Specifically, that information usually has to do with domains. Web encryption like HTTPS will hide what you do once you’ve connected to a domain — they can see a user connected to NYTimes.com, but not which articles they read or which comments they left — but it’s hard to disguise the connection itself.
There are plenty of other things ISPs still can’t see. Information like medical records and banking details are always served over HTTPS, and it’s unlikely that carriers would be able to collect them from the network. Similarly, carriers won’t have insight into anything you do offline. There’s concern that service providers might buy other information from data brokers, like loan history and credit card purchases. That would let them target ads even more accurately, and it’s a tactic Facebook already uses. But all of that information was already available through other channels, and it isn’t meaningfully affected by the new FCC rules. Carriers also won’t be allowed to sell information on specific people or groups because of the laws on individually identifiable data — so all those efforts to buy congresspeople’s browsing history are doomed.
There are ways to evade carrier data collection by using VPNs or Tor, but it’s hard to ask carriers not to collect this information at all, since it’s genuinely important for maintaining the network. That’s left the FCC to set rules about how that information can be used, mandating that it can only be shared outside of network essential functions under specific circumstances. Unfortunately for privacy advocates, the rollback means those rules will be a lot weaker, and that information will probably be shared much more widely.
What can internet providers do with your data?
Internet providers are able to put this information to work in a number of ways, most of which involve trying to sell you stuff through ads.
Many ISPs already admit to this in their privacy policies: T-Mobile says it uses and shares “a de-identified profile of your web-browsing or application use activity”; AT&T says “we also learn about the pages you visit” and make use of that information for advertising; Sprint says it stores “web sites you have visited, applications purchased, [and] applications downloaded or used” for advertising; and Verizon has a program that customizes ads based on “your visits over time to different non-Verizon websites.”
The question becomes how anonymized your data is, where it’s ending up, and whether you have any say in the matter. And on those questions, internet providers are rarely willing to give clear answers.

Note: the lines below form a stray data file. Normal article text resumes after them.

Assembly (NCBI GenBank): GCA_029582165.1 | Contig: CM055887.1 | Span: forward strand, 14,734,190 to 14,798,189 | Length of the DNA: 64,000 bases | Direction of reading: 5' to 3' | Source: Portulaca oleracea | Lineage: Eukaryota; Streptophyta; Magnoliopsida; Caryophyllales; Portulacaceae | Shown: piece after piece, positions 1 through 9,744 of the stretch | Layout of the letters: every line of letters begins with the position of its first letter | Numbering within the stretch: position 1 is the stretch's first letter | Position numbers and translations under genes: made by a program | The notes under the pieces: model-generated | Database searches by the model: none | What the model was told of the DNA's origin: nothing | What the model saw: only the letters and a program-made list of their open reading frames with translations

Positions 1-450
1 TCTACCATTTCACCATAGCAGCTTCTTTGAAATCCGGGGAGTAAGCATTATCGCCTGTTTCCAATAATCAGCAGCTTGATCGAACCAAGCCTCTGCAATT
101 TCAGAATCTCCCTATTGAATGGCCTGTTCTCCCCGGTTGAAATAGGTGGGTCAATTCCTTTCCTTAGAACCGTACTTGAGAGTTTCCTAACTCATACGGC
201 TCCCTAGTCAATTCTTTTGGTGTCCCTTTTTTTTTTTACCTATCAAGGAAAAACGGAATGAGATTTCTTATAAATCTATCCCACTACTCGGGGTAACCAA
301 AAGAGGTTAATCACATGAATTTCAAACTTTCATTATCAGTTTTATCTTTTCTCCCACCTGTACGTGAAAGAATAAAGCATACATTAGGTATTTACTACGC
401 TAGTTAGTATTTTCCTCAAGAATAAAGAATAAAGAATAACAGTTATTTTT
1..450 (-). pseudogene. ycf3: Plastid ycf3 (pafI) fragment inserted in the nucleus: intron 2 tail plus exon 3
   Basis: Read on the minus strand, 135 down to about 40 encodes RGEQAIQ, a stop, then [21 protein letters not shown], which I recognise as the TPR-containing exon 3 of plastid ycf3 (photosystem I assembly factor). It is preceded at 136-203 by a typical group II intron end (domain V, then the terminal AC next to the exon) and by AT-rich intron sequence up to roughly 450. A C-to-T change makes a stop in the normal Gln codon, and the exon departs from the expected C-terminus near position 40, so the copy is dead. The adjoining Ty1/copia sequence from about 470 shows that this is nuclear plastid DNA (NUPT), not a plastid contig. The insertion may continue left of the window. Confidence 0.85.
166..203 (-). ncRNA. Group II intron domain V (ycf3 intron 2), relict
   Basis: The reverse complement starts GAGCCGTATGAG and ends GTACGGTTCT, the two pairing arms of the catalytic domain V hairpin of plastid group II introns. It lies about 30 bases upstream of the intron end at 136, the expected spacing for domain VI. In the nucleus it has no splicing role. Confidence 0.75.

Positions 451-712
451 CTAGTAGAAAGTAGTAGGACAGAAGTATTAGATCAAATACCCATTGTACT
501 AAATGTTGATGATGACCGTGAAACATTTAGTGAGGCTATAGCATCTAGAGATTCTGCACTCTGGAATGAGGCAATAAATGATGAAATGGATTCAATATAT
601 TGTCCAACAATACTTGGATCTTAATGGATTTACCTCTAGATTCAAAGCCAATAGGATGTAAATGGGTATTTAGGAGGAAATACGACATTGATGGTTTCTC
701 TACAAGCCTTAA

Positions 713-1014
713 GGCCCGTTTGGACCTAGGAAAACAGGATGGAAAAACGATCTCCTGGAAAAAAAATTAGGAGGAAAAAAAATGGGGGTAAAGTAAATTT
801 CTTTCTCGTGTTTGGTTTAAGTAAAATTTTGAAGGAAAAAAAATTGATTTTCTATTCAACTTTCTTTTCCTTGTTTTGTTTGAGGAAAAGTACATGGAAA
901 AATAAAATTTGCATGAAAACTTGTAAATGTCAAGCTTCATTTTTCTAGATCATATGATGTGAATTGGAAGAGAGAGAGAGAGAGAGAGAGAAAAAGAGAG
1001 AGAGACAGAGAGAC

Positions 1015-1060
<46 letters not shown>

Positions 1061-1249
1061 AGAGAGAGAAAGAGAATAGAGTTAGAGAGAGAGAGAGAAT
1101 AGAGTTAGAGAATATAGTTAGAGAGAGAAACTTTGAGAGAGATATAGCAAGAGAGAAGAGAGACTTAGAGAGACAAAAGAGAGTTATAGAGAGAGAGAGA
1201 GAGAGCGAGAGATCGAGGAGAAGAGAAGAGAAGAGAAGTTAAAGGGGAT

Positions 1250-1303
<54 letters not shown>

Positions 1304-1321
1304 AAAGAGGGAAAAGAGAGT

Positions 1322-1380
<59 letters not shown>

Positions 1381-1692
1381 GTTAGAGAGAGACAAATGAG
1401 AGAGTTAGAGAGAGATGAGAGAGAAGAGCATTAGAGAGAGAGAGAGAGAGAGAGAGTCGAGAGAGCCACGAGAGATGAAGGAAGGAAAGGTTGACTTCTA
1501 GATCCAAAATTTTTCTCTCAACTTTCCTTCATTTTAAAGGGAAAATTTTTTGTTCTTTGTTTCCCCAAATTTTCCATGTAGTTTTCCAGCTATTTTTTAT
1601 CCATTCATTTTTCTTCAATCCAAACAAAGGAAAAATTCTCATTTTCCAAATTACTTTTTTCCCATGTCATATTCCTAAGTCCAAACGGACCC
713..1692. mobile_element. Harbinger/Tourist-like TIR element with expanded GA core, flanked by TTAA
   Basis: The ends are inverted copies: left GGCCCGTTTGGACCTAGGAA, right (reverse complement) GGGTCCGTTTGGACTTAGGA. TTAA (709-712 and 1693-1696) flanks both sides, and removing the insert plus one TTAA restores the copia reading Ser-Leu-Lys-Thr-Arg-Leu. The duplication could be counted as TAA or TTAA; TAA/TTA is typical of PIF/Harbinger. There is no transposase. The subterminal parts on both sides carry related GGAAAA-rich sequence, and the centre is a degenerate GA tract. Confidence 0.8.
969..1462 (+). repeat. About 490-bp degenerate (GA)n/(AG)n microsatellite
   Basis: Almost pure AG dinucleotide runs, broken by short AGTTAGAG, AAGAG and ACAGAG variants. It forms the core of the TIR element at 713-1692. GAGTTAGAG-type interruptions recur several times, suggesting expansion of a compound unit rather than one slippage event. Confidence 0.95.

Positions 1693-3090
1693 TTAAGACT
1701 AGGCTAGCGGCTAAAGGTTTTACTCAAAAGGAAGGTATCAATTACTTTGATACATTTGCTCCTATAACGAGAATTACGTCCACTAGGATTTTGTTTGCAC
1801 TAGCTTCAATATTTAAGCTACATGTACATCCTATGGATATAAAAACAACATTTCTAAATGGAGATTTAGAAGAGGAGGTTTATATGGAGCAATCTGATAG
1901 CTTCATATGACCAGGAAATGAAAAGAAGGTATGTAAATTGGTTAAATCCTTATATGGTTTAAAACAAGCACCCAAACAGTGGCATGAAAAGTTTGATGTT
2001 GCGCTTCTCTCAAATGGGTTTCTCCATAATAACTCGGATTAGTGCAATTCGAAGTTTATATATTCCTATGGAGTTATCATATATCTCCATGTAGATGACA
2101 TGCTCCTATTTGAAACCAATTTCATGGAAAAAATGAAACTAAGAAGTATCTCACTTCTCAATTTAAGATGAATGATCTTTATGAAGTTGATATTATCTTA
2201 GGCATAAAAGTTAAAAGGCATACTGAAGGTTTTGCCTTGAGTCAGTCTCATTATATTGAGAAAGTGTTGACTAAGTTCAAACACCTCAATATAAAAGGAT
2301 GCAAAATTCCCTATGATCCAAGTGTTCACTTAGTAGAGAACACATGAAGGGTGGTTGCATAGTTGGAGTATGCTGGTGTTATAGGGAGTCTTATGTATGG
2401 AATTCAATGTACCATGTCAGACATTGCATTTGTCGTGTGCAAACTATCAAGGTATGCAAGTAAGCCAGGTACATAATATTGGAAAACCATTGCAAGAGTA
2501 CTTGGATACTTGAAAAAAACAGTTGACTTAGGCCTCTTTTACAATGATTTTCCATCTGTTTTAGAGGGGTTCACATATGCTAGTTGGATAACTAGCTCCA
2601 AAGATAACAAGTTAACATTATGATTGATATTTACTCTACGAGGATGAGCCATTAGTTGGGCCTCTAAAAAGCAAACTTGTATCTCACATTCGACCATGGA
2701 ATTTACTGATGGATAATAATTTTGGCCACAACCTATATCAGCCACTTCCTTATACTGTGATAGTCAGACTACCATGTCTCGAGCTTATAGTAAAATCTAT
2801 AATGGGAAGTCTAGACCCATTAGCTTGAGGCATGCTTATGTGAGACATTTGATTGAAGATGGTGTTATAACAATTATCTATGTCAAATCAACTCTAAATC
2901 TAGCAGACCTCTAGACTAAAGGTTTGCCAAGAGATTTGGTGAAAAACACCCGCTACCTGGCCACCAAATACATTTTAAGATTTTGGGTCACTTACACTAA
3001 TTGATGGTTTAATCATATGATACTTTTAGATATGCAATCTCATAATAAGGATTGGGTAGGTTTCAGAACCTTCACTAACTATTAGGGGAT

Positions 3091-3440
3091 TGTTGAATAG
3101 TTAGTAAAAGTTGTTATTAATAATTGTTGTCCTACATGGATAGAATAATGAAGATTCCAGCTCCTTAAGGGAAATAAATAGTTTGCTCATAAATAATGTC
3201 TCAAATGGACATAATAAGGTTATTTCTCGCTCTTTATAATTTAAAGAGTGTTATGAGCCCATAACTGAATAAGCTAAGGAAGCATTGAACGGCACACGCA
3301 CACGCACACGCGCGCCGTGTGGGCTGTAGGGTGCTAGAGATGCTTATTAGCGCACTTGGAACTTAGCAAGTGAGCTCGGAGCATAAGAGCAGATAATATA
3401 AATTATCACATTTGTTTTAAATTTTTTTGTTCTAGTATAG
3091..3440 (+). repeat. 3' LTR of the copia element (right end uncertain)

Internet providers tend to say they use or share information in aggregate — that is, they combine your information with information of people with similar interests or demographic information to get a bigger picture. But it’s possible their ads will become increasingly personalized. The modern ad industry is “about the buying and selling of individuals,” says Jeff Chester, executive director at the Center for Digital Democracy. “All the investments is aggressively pushing toward much more granular personalized targeting.”
For the most part, critics of Wheeler’s privacy rules are right to say that all of this has been happening already: these policies are live and in use, and these ad businesses are being built out. But without clarifying the rules in place, the only thing clear is that ISPs will have more leeway in what they do with customers’ data. That likely means more information for them, and less say for consumers.
And the gates are open for ads to become more and more personalized, as internet providers augment their data with data they purchase from others. “For the foreseeable future,” Chester says, “we’re going to be living in a commercial surveillance state.”
Can I opt out?
Internet providers don’t need to ask first before using info about you for ad targeting — they’re free to assume you’ve consented, because you signed up for their overall service. That allows them to do things like share your information anonymously.
But Dallas Harris, a policy fellow at Public Knowledge, suspects ISPs could also use identifiable information on a “mostly opt-out basis” if they wanted to. “It’s really up to the internet service provider if they want to provide you an opt-in option,” she says. “They can just assume they have your consent.”
So why aren’t they? Harris says it doesn’t make sense for their businesses. “Why would your internet service provider sell your particular web browsing history to some big company?” she asks. “They have the capability internally … to analyze that data to offer some targeting advertising aspect.”
Internet providers actually do tend to offer the ability to opt out of their targeted advertising, though you’ll often have to dig quite a bit to get there. We were able to find opt-out options for Comcast, Charter, AT&T, and T-Mobile (though you first need to see a targeted T-Mobile ad before opting out), while both Verizon and Sprint actually require customers to opt in to targeting advertising.
Sprint confirmed this policy in an email, while T-Mobile directed us to a website explaining its opt-out policy. Comcast said, “We offer several opt-outs,” and “We do not sell our broadband customer’s individual web browsing history.” Representatives for Charter, AT&T, and Verizon did not respond to requests for comment.
Still, it’s not clear that opting out will prevent ISPs from putting your data to use — you’re opting out of seeing ads, but not out of providing data. Internet providers may not be targeting you, but they can still keep your information. And with carriers like Verizon and Comcast buying up web networks and ad-serving technology, there’s little doubt they’ll be able to use that information to make a profit.